Anonymity and privacy are two separate things.
If you are looking for anonymity, I cannot give a perfect answer. The Linux based OS likes Whonix and Tails are said to provide complete anonymity. You may try the Tor onion browser, but, you can still be recognized analyzing the exit nodes and also analysis of the entry node.
You can still be anonymized by 3 letter agencies with the help of their vast pool of resources if they are ready to spend their resources on you.
But, I can assure you that, as the number of people using the Tor network increases, the secure it becomes making it harder for deanonymization.
For many years ISPs have been collecting and selling your data without your permission. Any DNS traffic from your browser is analyzed and site logs are recorded. VPN service is recommended for such type of on-route eavesdropping. However, you need to ensure that your VPN service provider is still not leaking your DNS requests: https://ipleak.net/
Do you know why google is free, because it has another way of money-making, collecting your data and shoot you with their Ads based upon your search behavior?
You can get rid of google search, instead use duckduckgo, that neither track your browsing nor store your personal information.
For a browser, you can choose open source browsers like Firefox and Brave – that block any type of website tracking. And for almost complete anonymity, you can try Tor (compromising your browsing speed).
What if you want to completely get rid of google services from your android phone knowing that Google is tracking your phone even when airplane mode is enabled: https://www.thesun.co.uk/tech/7811918/google-is-tracking-you-even-with-airplane-mode-turned-on/
Since Android itself is open source and google android is based upon that open source code, you can get rid of all Google services using android custom ROM(AOSP). Do some research, you can pretty much get rid of all the Google services from your phone, like Guardian Project.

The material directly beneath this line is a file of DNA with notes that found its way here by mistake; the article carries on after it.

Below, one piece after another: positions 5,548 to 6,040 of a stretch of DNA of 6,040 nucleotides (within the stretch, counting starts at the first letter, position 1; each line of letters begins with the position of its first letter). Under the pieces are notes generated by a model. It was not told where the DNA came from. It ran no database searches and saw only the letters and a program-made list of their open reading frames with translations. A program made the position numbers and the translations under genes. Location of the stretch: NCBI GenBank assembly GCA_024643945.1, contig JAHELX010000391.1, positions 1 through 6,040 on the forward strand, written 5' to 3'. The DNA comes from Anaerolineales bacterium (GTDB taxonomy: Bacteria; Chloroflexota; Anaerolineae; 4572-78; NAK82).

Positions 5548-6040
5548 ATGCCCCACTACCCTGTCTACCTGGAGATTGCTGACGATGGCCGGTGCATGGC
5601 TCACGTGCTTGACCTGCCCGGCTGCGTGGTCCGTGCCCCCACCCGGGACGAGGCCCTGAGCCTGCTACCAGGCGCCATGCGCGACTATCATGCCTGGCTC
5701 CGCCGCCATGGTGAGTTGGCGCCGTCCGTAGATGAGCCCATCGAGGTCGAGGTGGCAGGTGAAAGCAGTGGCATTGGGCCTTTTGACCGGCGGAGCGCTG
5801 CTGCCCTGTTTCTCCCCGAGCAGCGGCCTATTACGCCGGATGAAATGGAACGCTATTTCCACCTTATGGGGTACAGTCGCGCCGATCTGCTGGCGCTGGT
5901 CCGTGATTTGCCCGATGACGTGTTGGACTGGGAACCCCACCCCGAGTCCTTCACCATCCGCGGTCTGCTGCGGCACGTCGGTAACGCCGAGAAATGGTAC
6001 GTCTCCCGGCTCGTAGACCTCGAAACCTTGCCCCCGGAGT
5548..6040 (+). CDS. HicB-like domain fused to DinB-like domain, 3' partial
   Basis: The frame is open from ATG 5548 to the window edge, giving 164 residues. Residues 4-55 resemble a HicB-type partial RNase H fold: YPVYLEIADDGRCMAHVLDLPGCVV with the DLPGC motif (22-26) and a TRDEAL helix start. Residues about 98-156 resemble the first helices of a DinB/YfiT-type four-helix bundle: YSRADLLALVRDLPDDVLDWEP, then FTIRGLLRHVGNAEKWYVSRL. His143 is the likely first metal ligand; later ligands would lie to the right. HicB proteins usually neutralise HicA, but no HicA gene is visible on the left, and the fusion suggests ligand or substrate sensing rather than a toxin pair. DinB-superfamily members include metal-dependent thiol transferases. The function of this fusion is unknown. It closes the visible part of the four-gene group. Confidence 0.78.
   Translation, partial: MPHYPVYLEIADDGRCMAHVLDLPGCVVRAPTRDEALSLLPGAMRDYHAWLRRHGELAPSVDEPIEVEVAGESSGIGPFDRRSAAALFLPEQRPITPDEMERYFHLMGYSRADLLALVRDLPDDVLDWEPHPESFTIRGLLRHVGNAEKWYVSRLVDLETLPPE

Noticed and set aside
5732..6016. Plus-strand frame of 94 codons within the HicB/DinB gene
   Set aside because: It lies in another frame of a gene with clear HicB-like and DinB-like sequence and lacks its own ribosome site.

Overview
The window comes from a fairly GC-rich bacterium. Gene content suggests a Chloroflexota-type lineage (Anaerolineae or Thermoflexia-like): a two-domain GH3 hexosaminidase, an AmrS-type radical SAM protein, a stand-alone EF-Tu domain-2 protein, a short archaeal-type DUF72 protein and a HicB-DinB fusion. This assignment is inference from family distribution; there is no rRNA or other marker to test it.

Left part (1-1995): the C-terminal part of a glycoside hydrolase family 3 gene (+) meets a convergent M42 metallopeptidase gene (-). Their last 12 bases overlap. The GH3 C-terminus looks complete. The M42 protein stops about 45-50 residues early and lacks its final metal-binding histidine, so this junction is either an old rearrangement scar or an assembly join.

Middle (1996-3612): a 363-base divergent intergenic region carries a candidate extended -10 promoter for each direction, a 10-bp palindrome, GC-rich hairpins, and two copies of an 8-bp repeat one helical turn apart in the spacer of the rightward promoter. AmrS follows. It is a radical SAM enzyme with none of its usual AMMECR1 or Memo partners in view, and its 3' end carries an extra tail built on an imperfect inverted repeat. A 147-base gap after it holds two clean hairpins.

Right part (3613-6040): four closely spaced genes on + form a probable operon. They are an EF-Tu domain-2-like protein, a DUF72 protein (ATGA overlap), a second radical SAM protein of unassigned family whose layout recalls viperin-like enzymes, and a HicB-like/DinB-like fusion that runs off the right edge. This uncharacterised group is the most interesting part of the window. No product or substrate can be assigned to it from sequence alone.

Or you can go for ubuntu phone: Linux phone(Ubuntu phone) is guaranteed to have no tracking but not having the essential app is a deal-breaker. What if you are not a fan of google, but still want to browse youtube, there is an app called NewPipe that you might want to try. NewPipe does not use the official YouTube API, but instead scrapes the website for video and meta-data (such as likes, dislikes, and views). This is done intentionally to decrease the amount of data shared with Google.
For email services and message service, I recommend using the providers that offer end to end encryption. HushMail and ProtonMail could be better options.
We are always emphasized to use open-source software. The most important aspect of open source is that the code is public and people can point out the flaws in the application. Thus, always support these sort of opensource projects.
Last but not the least, the road to privacy is intricating and full of obstacles. Hacking has become a 300 billion dollar industry. From government to hackers, everyone is trying to get hold of our data. We need to ensure that we are not part of “surveillance capitalism”.They call it “data is the new oil” and try to label it as a commodity, but it’s our right and we have an obligation to preserve our rights.